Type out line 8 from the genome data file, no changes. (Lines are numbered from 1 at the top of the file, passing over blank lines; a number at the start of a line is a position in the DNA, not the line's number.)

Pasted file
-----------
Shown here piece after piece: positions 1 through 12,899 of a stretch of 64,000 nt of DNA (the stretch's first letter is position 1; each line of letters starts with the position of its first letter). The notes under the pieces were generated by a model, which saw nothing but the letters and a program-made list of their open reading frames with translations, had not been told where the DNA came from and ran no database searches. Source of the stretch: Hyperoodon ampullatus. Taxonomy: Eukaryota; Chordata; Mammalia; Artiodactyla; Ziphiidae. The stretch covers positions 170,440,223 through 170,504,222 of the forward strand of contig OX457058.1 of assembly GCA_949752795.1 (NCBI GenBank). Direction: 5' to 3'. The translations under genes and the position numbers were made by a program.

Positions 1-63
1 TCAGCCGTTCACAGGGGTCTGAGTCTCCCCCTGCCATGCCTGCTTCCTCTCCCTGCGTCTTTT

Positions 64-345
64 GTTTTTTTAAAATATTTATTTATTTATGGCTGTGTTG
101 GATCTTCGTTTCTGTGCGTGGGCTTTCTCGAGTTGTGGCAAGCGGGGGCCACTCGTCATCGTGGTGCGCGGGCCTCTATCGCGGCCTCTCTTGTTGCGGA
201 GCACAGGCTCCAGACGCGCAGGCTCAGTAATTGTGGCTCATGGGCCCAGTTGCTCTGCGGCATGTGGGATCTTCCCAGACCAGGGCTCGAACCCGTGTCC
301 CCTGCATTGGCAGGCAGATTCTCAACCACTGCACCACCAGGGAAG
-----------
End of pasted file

301 CCTGCATTGGCAGGCAGATTCTCAACCACTGCACCACCAGGGAAG